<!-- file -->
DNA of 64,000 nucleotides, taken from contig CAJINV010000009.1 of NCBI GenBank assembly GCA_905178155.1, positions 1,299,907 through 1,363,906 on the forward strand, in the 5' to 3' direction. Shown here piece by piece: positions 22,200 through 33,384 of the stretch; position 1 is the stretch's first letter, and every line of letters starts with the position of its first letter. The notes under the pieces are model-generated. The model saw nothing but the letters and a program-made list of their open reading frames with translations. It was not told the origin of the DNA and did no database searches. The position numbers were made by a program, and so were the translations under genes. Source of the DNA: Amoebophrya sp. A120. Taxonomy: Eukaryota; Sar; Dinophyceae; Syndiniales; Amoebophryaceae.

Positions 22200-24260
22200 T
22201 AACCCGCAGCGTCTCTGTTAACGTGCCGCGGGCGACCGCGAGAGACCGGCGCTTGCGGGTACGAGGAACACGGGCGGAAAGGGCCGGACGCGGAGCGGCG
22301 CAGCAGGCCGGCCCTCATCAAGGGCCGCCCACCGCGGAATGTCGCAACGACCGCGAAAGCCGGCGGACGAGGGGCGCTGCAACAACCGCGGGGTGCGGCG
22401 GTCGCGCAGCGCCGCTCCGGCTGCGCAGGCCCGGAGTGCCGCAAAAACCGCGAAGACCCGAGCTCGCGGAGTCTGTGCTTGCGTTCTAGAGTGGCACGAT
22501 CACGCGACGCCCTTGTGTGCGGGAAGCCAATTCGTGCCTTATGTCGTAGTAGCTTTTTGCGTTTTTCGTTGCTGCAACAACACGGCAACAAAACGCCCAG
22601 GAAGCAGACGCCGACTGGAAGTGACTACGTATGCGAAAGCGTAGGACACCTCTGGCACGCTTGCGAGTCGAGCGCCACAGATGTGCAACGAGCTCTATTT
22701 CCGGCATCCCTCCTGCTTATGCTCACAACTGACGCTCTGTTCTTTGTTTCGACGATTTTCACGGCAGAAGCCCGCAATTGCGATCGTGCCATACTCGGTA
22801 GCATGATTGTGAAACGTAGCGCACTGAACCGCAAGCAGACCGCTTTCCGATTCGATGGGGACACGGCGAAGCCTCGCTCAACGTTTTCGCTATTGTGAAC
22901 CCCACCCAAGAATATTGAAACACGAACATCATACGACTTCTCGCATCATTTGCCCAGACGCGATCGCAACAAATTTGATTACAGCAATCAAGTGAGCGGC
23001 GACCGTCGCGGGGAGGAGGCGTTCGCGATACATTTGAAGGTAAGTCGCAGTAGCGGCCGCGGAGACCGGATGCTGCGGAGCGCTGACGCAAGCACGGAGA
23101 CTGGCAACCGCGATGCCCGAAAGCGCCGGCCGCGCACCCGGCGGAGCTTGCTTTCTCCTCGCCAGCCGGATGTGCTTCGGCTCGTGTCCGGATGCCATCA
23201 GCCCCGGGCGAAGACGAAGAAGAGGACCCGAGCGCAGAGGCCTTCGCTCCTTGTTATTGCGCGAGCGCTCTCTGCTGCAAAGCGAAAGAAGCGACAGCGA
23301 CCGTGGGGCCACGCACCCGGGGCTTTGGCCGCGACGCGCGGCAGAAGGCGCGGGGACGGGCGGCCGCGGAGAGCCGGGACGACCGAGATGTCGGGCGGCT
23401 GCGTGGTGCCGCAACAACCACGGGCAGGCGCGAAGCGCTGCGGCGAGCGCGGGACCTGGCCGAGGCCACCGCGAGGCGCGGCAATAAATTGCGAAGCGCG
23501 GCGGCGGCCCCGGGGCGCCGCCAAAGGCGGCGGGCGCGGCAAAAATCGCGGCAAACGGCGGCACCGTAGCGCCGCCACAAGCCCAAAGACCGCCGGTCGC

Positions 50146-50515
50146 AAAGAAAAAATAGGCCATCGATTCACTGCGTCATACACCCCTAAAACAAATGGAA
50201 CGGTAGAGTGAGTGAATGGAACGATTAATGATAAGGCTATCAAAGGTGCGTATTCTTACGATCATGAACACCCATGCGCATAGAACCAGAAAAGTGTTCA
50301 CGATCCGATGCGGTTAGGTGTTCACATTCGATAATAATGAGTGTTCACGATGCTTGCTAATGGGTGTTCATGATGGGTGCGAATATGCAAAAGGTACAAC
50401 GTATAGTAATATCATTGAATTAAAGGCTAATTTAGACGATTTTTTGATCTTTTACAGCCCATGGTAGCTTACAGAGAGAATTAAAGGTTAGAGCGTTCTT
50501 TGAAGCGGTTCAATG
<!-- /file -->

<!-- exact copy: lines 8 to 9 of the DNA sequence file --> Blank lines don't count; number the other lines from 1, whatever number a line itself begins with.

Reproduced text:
22601 GAAGCAGACGCCGACTGGAAGTGACTACGTATGCGAAAGCGTAGGACACCTCTGGCACGCTTGCGAGTCGAGCGCCACAGATGTGCAACGAGCTCTATTT
22701 CCGGCATCCCTCCTGCTTATGCTCACAACTGACGCTCTGTTCTTTGTTTCGACGATTTTCACGGCAGAAGCCCGCAATTGCGATCGTGCCATACTCGGTA